SACRAMENTO, Calif. — Prison inmates can’t legally possess marijuana under California’s law allowing recreational pot, the state Supreme Court ruled Thursday in overturning a lower court that found prisoners could have the drug as long as they didn’t consume it.
The justices said the 2019 appellate court ruling allowing prisoners to have up to 1 ounce (28.5 grams) of marijuana went against common sense. The high court sided with the state attorney general in finding the state’s marijuana law approved by voters did not apply to Californians in prison.
“It seems implausible” that the voters intended to essentially decriminalize marijuana in prisons, Associate Justice Joshua Groban wrote for the majority.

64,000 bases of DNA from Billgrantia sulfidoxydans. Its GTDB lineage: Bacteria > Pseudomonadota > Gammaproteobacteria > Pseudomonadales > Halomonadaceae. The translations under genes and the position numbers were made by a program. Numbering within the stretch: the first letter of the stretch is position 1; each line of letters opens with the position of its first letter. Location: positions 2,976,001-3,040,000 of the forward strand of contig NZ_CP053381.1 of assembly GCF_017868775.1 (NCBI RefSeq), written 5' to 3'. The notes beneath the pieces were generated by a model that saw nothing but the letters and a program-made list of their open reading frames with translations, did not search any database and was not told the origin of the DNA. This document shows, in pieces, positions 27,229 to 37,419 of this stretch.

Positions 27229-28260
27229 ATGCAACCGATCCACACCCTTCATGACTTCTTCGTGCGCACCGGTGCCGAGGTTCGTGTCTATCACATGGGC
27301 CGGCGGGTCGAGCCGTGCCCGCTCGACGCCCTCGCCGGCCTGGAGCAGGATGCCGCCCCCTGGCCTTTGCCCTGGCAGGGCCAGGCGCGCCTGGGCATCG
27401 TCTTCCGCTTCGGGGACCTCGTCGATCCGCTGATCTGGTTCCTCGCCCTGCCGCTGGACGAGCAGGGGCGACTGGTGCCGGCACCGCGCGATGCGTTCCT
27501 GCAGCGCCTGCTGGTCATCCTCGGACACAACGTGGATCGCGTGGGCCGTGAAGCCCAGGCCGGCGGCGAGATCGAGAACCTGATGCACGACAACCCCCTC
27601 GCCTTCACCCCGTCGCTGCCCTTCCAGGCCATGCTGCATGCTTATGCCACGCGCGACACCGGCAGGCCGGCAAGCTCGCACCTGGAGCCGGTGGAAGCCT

“We agree with the Attorney General that if the drafters had intended to so dramatically change the laws regarding cannabis in prison, we would expect them to have been more explicit about their goals,” he wrote.
California in 1996 became the first state to legalize medical marijuana, which also is illegal in its prisons. Twenty years later, voters approved Proposition 64 establishing the world’s largest legal recreational pot marketplace. People 21 or older can legally possess up to an ounce of marijuana. [Read More @ The Washington Post]
© Cannabis Business Executive